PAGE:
Clermont ITU Continental Cup

Joe Maloy Uncategorized

This past weekend’s Clermont Sprint (750m swim, 20K bike, 5K run) Continental Cup provided a good excuse to get back on the blog. Before we get to the racing, I’ll briefly describe the weeks I spent preparing both physically and mentally for this event.

PART 1- The Preparation

My block of winter training with The Triathlon Squad has not been easy. Day in and day out, we work hard. I may be one of the only people in the country who looks forward to Monday–that’s generally our recovery day. It entails a 40-50 minute morning run, a 5-6000yd swim, then another 40-50 minute run in the early evening. On Tuesday we get back to work.

What is the reason for all of this training? The answer is pretty simple, actually. I want to change, and change never comes easy. (Didn’t Sir Issac Newton have a rule about that?) The world may want things to stay the way they are, but I’m not going to accept the status quo. I’m going to fight to change.

After a few consecutive 25-30 hour training weeks, I begin to feel tired. It’s not an “I need a quick nap” tired, either. The feeling is more akin to having someone put an invisible weight vest on you every day. The vest doesn’t weigh much, but then you put another one on each and every day–after a couple of weeks one begins to feel the weight. Simple tasks like cleaning the bathroom, emptying the dishwasher, and walking down the block to do laundry begin to seem monumental. Right about now my roommates are reading this and thinking, “Wait a minute, Joe never does that stuff.” You see, roommates, I don’t do those chores because I’m wearing so many invisible vests!

Another side effect of the training is I become even more forgetful than normal. I’ll leave my wallet sitting on the counter at Starbucks (thanks to the honest people at the Poway Starbucks for not stealing anything), I’ll lock my keys in my car (I keep a spare key in a VERY secret location), I’ll forget my paddles on the deck of the swimming pool (thanks to Anna Battiata for returning them), I’ll forget to put pants on in the morning (kidding, I usually remember this). Anyway, you get the idea.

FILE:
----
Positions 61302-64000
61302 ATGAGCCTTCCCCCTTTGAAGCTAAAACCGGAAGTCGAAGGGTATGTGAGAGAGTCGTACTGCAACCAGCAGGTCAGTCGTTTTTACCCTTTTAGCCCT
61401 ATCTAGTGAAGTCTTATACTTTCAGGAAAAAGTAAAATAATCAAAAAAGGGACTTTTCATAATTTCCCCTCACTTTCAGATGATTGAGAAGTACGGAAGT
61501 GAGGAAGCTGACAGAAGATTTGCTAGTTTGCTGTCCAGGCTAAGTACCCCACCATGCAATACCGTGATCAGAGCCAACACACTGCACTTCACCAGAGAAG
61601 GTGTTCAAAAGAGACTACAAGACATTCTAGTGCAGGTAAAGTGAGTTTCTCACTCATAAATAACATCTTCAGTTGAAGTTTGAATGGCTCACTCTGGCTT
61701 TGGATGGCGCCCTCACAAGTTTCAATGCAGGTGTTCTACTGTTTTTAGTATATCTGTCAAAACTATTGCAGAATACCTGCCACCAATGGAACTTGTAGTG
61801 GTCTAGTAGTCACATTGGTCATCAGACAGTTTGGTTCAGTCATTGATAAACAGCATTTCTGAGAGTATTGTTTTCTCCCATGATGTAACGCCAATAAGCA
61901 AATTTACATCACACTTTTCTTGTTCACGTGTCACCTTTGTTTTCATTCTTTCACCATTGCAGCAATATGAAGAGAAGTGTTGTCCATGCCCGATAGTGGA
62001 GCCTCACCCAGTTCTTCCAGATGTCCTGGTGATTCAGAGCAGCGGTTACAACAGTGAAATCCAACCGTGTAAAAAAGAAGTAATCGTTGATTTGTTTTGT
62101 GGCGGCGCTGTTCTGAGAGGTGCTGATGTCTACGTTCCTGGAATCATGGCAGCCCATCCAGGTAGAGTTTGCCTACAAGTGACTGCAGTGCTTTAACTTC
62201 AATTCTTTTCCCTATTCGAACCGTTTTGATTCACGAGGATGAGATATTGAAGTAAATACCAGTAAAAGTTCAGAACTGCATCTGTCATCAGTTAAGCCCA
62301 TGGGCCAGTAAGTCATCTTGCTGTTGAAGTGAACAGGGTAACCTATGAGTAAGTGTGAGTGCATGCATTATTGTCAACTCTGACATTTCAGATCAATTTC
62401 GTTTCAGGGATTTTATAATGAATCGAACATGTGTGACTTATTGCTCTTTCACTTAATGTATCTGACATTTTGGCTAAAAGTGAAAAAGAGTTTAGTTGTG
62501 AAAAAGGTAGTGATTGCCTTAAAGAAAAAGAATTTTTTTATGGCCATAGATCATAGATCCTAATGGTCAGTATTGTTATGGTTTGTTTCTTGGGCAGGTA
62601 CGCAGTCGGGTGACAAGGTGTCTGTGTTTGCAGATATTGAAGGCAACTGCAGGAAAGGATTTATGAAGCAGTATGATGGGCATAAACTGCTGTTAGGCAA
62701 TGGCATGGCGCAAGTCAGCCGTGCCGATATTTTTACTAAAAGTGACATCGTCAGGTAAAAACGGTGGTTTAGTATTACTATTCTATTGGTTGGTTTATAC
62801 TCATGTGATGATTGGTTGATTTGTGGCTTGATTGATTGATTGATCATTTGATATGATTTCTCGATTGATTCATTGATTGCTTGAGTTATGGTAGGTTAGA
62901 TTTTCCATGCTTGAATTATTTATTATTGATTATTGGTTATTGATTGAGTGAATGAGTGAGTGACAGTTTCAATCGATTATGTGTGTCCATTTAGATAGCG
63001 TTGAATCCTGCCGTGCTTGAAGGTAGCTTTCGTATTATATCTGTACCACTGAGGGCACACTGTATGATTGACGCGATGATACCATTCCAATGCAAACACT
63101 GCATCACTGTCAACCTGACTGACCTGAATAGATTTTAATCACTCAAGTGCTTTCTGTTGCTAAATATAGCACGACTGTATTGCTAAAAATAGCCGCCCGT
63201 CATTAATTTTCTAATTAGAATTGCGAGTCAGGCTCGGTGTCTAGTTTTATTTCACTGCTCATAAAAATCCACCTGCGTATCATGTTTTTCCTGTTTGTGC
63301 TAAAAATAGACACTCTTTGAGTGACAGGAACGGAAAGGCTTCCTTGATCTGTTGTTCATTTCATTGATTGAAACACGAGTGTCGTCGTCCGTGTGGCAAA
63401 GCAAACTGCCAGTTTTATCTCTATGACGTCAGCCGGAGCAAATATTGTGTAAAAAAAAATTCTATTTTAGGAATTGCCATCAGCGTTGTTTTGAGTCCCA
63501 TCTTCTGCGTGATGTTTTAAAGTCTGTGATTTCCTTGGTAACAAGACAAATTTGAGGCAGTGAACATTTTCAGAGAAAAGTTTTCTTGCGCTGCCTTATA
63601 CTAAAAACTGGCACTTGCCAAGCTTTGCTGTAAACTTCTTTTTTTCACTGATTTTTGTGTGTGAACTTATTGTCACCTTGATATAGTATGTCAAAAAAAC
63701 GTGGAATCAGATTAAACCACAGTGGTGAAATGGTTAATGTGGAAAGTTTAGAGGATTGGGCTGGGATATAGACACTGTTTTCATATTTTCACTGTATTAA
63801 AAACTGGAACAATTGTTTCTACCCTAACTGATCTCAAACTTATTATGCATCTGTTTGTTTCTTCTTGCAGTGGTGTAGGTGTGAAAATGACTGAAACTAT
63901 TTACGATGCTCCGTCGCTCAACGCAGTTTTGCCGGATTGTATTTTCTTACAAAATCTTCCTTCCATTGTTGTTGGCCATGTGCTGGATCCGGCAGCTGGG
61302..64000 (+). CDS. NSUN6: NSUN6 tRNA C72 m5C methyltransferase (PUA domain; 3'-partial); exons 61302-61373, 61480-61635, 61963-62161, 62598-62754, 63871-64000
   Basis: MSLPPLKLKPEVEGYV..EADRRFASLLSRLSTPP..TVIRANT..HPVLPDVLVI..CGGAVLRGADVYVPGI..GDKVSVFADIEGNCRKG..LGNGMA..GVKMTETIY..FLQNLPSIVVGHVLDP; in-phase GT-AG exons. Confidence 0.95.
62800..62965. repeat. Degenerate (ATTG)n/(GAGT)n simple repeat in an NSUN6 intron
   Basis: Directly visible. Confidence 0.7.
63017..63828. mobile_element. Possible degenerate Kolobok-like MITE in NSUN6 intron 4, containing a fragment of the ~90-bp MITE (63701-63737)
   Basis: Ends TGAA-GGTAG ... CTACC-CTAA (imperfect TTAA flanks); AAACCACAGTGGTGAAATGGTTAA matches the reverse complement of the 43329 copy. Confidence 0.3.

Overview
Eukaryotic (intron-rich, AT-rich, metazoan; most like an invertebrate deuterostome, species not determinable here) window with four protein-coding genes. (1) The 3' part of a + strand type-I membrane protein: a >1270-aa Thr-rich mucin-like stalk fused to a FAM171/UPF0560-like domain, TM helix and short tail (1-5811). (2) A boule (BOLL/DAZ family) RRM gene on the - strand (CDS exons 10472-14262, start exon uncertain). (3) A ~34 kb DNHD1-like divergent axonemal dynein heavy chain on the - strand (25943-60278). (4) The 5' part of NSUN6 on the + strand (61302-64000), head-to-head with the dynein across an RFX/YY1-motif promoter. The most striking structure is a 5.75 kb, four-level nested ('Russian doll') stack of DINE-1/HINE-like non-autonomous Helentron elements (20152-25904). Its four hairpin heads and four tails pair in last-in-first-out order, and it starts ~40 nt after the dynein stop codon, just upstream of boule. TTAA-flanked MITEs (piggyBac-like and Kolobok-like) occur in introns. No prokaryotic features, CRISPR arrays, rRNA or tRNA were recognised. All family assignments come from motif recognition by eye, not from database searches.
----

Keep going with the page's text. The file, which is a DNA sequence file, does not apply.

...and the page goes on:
Then, finally a race comes along and I have the opportunity to remind myself why I do this. Coach Paulo gives me a few days of rest. There’s nothing like getting a taper week after a long block of training–I’ll equate this feeling to the scene in Wizard of Oz when Dorothy lands after the tornado. The munchkins do their dance, and a world that used to be black and white is suddenly filled with all of these beautiful colors!

PART 2- The Race

By the time Saturday morning rolled around, I was excited to race. I was excited for the opportunity to let all that hard work finally pay off. The setting was Lake Louisa State Park, and I was thrilled for the opportunity to compete against some of the world’s best triathletes in an early season “hit-out.”

My plan was to swim, bike, and run with the race leaders. Simple enough, right?

The swim started well, and exiting the swim to begin the long surf dash from the lake to the beginning of the bike course I began to strip off my wetsuit. One quick side note: Here I need to thank Anna again for overnight shipping my wetsuit so I’d have it for the race. Remember that part about me being forgetful? Yea… Anyway, lets get back to the action.

I entered the transition area with many of the race’s top competitors, but they all didn’t have the courtesy to wait for me as I took off my wetsuit. One of these races I plan on letting them know that I didn’t appreciate their rushing off without me! While everyone else was slipping out of their rubber skins, my wetsuit felt like one of those Chinese finger traps on my legs. It seemed the harder I pulled my legs out of the suit, the harder the suit pulled back. I missed the first back on the bike, and I ended up with a group of 10 or so guys about 30 seconds back of the leaders. I did my best to work with the group to bridge the gap, but it was not enough this past Saturday.

It turned out to be too much time to make up against a talented group of guys. My group came off the bike about 35 seconds down of the leaders, and that is 1:35 more than I wanted to give up against runners like Mario Mola, Richard Murray, and Jarrod Shoemaker. I ended with a 16:24 5K which landed me in 12th place.

Success is said to be found in the details, and this past Saturday my attention to detail was not where it needed to be. I must learn from the experience and look forward to another opportunity to execute this coming Saturday in the Sarasota Continental Cup.